This same contrast is reflected in the sound piece, Naphtha Maqam (2022), which was created in collaboration with the music producer Owen Pratt and Amal Saeed Kurda, a Kurdish singer and composer. The soundscape intersperses recordings of oil drilling, electronic beats, Wahid flatly recounting archival correspondence between British Petroleum officials, and a series of maqams, a traditional melodic structure, evocatively sung by Kurda. Unlike traditional maqams, here the words are written and sung in English, although they are distorted and lengthened to the point of becoming unintelligible at times. Wahid’s voice interjects episodically with more decipherable language: ‘We live in a country with plenty of coal and no oil. Whether you like it or not we have arrived at the age of oil’. Across this near-hour-long audio work, the hero of the story remains Baba Gurgur; its oil and its landscape are personified, culminating in a speculative future in which the sentient oil implores to be reburied into the ground: ‘Don’t frown, look at me / Dig where there’s no deep / I’m begging you / Sepulchre me, sepulchre me’.
The area in front of the art centre, Baltic Square, is often the site of protests, ranging from those staged by COVID-19 anti-vaxxers to Extinction Rebellion rallies. It is not uncommon to see Kurdish flags waving as part of demonstrations from the Kurdish community. Although there is no direct relationship between Baltic and the events in the public square adjacent to it, the regular presence of protesters, including on the day of this reviewer’s visit, inevitably raises questions concerning the relationship between art institutions and direct action. More often than not, these occur in two seemingly distinct places: one for contingent action in response to current events, and one for art about politics, which tends to consider a wider timeframe.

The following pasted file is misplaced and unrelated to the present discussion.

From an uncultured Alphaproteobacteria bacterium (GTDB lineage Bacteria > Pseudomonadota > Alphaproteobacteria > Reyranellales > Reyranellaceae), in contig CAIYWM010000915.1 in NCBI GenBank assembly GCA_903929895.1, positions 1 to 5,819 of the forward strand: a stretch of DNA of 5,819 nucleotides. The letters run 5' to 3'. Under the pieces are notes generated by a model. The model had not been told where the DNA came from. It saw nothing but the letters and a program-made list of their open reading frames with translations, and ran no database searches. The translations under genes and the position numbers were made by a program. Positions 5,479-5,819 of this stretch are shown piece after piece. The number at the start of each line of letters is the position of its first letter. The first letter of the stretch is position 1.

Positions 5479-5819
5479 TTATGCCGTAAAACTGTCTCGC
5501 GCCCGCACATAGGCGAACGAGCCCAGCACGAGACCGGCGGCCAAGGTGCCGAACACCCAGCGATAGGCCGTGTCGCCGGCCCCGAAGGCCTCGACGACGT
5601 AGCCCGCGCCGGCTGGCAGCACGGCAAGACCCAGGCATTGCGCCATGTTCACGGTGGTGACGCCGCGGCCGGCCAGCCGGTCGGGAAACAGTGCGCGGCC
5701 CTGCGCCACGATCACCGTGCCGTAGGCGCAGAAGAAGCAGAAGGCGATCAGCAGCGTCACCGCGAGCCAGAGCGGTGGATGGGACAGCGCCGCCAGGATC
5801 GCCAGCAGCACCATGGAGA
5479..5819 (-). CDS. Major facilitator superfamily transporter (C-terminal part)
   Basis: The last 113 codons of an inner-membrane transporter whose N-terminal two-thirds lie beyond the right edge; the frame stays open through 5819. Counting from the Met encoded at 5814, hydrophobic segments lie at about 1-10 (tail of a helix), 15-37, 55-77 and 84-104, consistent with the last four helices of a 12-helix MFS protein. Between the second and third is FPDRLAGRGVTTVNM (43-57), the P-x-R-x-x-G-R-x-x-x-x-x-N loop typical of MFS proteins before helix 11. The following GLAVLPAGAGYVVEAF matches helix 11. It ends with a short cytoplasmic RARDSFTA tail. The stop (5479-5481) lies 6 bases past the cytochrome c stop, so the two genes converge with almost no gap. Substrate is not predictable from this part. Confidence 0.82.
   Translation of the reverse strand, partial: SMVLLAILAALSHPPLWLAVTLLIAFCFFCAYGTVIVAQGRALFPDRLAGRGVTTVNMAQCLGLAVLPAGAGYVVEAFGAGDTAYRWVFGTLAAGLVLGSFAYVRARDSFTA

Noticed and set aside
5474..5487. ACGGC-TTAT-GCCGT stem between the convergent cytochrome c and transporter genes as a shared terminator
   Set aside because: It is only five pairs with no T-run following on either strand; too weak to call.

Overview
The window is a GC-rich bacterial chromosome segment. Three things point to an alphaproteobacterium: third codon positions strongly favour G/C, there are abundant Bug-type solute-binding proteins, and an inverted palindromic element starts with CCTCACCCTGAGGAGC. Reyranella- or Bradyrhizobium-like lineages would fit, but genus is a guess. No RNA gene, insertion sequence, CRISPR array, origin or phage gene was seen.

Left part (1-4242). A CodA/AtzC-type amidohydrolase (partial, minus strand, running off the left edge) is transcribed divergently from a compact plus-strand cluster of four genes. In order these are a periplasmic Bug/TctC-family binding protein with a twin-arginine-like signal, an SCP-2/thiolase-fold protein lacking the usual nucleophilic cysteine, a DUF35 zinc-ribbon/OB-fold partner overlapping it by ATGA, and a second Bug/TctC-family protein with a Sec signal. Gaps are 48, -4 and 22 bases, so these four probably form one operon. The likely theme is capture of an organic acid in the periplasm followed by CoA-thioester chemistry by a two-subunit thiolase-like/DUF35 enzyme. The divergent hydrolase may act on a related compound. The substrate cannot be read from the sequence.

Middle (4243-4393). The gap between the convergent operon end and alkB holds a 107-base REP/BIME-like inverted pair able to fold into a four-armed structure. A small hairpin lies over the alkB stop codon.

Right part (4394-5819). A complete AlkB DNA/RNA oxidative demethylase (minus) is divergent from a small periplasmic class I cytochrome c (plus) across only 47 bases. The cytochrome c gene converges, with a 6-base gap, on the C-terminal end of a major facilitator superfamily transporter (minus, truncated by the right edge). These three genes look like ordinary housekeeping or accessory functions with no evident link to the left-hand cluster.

In this case, Wahid’s installation is not necessarily designed to inform, but instead weaves a web of references to engage the viewer through an ‘emotive lens’ – that is, material, colour, light, music and poetry – rather than, one supposes, a more research-heavy, documentarist output.1 That is not to say that the artist’s methodology relies on sentimentality, quite the opposite; her work is visually sophisticated and supported by a layered conceptual framework. Nonetheless, once these references are decoded, the meaning can feel enslaved by the precision of the sculpture’s design, leaving little ambiguity to play with. Although the music goes some way to filling this void, the installation suffers from the stark contrast between a sexy, shiny fibreglass protagonist that does not demand much contemplation from the viewer, and an audio piece that, especially when played at a low volume, asks for the opposite: a prolonged, strained engagement of one’s ears. It is a matter of discernment whether the sound work delivers enough to captivate the individual visitor for its full length. This reviewer, however, was left with the sensation of witnessing a scenography in search of its main act.